Pekka Buttler, 09/2022 (updated 03/2023)
The table below summarizes the lens’ key specifications (measurements based on pictured sample):
|Brand:||Micro-Nikkor||Lens name||55 mm 1:2.8|
|Focal length(s)1||55 mm||Angle-of-view2||43 °|
|Maximum Aperture||f/2.8||In Production||1979–2020|
|Lens mount||Nikon F||Subfamily (if applicable)||Ai-s|
|Length3||62,1 mm||Diameter4||63,0 mm|
|Filter ring diameter||52 mm||Weight||290 grams|
|Lens element count||6||Lens group count||5|
|Aperture blades (S/R/C)5||7 S||Focus throw||310 °|
|Minimum focusing distance||25 cms||Maximum magnification||1:1,9|
|Has manual aperture ring||YES||Has Manual focus ring||YES|
• Nikon traditionally refers to its macro lenses with the term ‘micro‘.
• This lens is Nikon’s first f/2.8 short macro/micro lens.
• The lens uses Nikon’s Close Range Correction (CRC) to improve close-up IQ.
• It is not a ‘true macro’ lens in that it does not reach 1:1 maximum magnification without the dedicated PK-13 extension tube (when using that tube, the lens no longer reaches infinity).
• During the more the 40-year long production run Nikon manufactured more than half a million copies.
• The successor is the AF/AF-D 55 mm f/2.8 which is optically the same lens, but uses a different barrel design allowing that lens to reach 1:1 without an extension tube.
• The front lens is deeply recessed, hence using a lens hood is not likely to be needed. However, should one want to use a lens hood, Nikon recommends the steel HN-3 hood.
A brief genealogy of Nikon SLR lens types
Nikon is undoubtedly one of the great names in 35 mm SLR photography. The Nikon F mount has been in continuous production since 1959. During that time, the mount has developed/changed in some detail, however without ever fully sacrificing compatibility.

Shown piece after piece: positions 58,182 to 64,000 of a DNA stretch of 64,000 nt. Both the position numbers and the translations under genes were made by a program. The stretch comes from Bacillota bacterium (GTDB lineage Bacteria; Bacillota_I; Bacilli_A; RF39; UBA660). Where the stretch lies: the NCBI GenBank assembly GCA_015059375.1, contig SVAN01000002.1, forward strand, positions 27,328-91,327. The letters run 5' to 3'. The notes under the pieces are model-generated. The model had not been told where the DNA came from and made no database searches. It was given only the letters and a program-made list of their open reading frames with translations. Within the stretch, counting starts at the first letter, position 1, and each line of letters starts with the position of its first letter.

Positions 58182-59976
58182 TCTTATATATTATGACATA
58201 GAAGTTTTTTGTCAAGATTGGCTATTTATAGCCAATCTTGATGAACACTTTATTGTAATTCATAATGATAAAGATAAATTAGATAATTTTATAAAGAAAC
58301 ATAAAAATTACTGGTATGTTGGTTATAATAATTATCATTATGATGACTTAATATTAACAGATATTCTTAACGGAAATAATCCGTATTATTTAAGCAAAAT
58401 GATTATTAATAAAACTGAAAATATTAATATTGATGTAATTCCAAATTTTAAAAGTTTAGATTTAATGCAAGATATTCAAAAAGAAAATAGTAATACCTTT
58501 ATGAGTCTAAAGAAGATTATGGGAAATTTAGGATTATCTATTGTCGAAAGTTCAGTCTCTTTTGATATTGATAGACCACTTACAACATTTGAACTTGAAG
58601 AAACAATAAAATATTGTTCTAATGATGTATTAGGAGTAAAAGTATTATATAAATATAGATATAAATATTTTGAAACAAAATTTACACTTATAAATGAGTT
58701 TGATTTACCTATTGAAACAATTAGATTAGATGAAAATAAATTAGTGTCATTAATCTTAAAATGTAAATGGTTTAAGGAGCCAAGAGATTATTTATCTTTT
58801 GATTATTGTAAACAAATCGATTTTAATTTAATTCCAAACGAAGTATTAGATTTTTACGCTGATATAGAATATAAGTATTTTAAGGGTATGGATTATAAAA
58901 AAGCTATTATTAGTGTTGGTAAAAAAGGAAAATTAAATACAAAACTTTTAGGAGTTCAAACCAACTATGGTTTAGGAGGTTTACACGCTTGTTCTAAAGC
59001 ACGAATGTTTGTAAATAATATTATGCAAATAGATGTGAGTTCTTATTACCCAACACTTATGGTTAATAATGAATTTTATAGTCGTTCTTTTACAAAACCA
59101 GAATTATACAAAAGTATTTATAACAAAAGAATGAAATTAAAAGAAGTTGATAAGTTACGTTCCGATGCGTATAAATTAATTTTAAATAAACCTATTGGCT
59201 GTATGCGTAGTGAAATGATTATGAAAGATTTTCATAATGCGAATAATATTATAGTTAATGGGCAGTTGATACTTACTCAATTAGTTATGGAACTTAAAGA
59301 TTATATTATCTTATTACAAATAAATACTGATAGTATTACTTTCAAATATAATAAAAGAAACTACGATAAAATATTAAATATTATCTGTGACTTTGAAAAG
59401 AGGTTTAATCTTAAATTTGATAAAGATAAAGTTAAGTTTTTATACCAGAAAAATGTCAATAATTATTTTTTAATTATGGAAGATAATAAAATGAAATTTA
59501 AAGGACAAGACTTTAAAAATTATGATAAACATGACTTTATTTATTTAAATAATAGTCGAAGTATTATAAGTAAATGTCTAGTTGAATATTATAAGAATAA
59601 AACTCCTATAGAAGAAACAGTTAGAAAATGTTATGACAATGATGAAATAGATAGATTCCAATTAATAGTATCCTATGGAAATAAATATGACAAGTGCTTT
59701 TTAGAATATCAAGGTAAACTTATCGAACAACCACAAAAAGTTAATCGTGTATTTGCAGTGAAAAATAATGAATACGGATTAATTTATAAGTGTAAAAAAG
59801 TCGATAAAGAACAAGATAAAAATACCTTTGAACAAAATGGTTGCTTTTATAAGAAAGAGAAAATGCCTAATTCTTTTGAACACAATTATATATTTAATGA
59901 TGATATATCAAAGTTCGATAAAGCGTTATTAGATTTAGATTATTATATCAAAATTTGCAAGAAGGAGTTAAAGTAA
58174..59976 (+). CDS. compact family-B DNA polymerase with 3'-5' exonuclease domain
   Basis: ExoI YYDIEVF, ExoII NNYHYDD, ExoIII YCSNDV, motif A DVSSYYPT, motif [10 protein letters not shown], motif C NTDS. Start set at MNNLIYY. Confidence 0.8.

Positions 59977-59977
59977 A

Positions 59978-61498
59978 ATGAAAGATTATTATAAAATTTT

In short (a longer version is here), the development of Nikon’s SLR lenses can be traced as follows:
• 1959–1977: Pre-Ai. Manual focus lenses that use ‘rabbit ears’ to communicate selected aperture with the camera body. Pre-Ai lenses can further be subdivided into
• F-type (1959–early 1970s: metal focus ring and single-coated),
• C-type (early 1970s–mid 1970s: metal focus ring and multicoated), and
• K-type (mid 1970s to 1977: rubber focus ring and multicoated).
A significant share of remaining Pre-Ai lenses have since been converted to Ai-spec (Ai’d)
• 1977–1986: Ai and Ai-s. Manual focus lenses that may have ‘rabbit ears’ for backward compatibility, but are designed to communicate selected aperture with the camera body through indentations in base of aperture control ring.
• 1986–today: AF and AF-D. Autofocus lenses that do not have a focusing motor within the lens, but rely on the focus motor within the camera. All AF and AF-D lenses are simultaneously Ai-s lenses (they are Ai-s lenses extended with AF) 6
• 1996–today AF-S and AF-P. Autofocus lenses that have an internal focusing motor and do not rely on the body having a focusing motor.
Development of the short Micro-Nikkor lens
Nikon has been producing Micro lenses since 1961 (before that the customary approach was to use lenses dedicated for use on a bellows). Nikon has further also divided its micro offering in three segments: short micro lenses (50-60 mm); medium micro lenses (105 mm); and long micro lenses (200 mm). Most early long micro lenses were branded ‘Medical’ and contained an integrated light source.